National Fisherman


WEST OCEAN CITY — A persistent sandbar at the entrance to the West Ocean City commercial fishing harbor is causing problems for incoming fishing boats, meaning additional dredging may be needed to improve maritime traffic.
 
John Martin, of Martin Fish Co., said the sandbar between buoys 11 and 12 has been keeping 80-foot fishing trawlers from getting into the harbor with their daily catch. The boats only can get in when it’s high tide, and even then, Martin said, they’re scraping the bottom. That’s because the harbor is 10 feet deep, and his boats have a 12-foot draft.
 
Martin wants to see the harbor dredged to a depth of 14 feet to ensure that larger vessels are able to clear the harbor bottom safely.
 
“That particular spot just humps up, and it’s always been a little bit of a shallow spot for years, but it’s been bad for the last five, six years,” he said. “If the boat can’t come in and unload, or he’s afraid it’s going to tear the bottom of his boat up, it’s a problem. I don’t know how to put a number on it, because prices change and quotas change. We’re the only oceanside port in Maryland we can’t afford to lose anything.”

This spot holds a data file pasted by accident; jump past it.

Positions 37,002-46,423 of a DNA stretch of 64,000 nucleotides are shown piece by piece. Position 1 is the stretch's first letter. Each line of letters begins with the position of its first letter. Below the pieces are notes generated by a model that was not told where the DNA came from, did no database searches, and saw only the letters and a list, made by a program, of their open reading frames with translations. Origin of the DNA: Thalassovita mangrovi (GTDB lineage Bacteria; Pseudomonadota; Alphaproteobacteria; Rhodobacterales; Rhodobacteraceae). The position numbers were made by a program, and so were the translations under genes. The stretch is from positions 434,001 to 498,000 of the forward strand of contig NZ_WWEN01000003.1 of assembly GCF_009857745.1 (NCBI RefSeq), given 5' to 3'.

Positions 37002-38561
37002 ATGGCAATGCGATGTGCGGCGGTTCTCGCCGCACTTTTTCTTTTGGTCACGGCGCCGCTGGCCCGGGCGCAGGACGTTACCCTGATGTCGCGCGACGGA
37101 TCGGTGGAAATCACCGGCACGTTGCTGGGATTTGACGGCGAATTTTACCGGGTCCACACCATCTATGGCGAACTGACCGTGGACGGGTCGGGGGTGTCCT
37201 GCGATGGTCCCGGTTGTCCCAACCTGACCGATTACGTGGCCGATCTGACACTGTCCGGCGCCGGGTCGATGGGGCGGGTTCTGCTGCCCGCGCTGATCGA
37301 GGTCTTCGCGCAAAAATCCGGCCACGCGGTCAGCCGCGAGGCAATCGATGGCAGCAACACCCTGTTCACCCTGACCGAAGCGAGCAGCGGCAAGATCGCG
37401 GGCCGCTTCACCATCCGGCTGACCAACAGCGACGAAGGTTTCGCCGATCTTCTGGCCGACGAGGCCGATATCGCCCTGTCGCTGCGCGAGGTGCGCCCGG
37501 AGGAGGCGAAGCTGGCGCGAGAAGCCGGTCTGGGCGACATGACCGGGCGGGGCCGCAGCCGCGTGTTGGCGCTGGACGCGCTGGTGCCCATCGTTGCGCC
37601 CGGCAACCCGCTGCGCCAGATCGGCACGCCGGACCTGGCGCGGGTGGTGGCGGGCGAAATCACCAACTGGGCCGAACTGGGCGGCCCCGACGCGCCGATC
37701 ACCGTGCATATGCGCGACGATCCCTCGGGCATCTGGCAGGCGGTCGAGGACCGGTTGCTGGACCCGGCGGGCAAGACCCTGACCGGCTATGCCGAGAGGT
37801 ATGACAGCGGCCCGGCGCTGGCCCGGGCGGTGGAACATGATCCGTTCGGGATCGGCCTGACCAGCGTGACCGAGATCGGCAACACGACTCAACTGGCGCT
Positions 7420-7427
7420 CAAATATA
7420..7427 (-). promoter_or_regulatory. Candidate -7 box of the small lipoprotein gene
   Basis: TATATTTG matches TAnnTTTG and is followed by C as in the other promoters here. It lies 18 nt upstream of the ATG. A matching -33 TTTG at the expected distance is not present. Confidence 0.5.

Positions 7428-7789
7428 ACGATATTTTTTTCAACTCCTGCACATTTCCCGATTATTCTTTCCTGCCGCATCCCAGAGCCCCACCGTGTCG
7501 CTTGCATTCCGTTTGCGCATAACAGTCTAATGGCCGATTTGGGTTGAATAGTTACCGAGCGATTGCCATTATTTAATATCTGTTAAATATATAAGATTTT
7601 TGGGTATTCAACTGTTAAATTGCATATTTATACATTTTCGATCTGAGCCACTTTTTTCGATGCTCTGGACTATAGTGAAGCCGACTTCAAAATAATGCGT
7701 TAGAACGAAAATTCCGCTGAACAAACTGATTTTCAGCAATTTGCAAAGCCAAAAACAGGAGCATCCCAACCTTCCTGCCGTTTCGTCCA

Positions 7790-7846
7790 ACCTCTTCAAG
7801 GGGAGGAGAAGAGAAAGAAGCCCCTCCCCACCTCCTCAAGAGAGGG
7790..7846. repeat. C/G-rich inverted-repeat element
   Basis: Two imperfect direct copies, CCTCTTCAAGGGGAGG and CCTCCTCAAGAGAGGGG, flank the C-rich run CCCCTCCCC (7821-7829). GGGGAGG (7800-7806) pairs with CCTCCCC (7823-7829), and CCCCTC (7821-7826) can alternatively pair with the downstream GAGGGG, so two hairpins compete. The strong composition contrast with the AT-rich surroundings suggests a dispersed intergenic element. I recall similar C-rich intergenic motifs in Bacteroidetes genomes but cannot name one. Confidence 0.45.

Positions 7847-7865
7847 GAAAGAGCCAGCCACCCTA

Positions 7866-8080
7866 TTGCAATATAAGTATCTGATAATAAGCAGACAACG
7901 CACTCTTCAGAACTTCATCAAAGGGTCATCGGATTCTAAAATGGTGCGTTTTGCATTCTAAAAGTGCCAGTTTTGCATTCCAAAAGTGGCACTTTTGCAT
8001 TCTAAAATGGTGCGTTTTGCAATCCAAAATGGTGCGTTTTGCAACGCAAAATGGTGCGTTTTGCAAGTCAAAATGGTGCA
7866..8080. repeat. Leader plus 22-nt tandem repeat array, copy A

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Inside the Industry

NOAA recently published a proposed rule that would implement a traceability plan to help combat IUU fishing. The program would seek to trace the origins of imported seafood by setting up reporting and filing procedures for products entering the U.S.

The traceability program would collect data on harvest, landing, and chain of custody of fish and fish products that have been identified as particularly vulnerable to IUU fishing and fraud.

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The following was released by the Maine Department of Marine Resources on Jan. 22:

The Maine Department of Marine Resources announced an emergency regulation that will support the continued rebuilding effort in Maine’s scallop fishery. The rule, effective January 23, 2016, will close the Muscle Ridge Area near South Thomaston and the Western Penobscot Bay Area.

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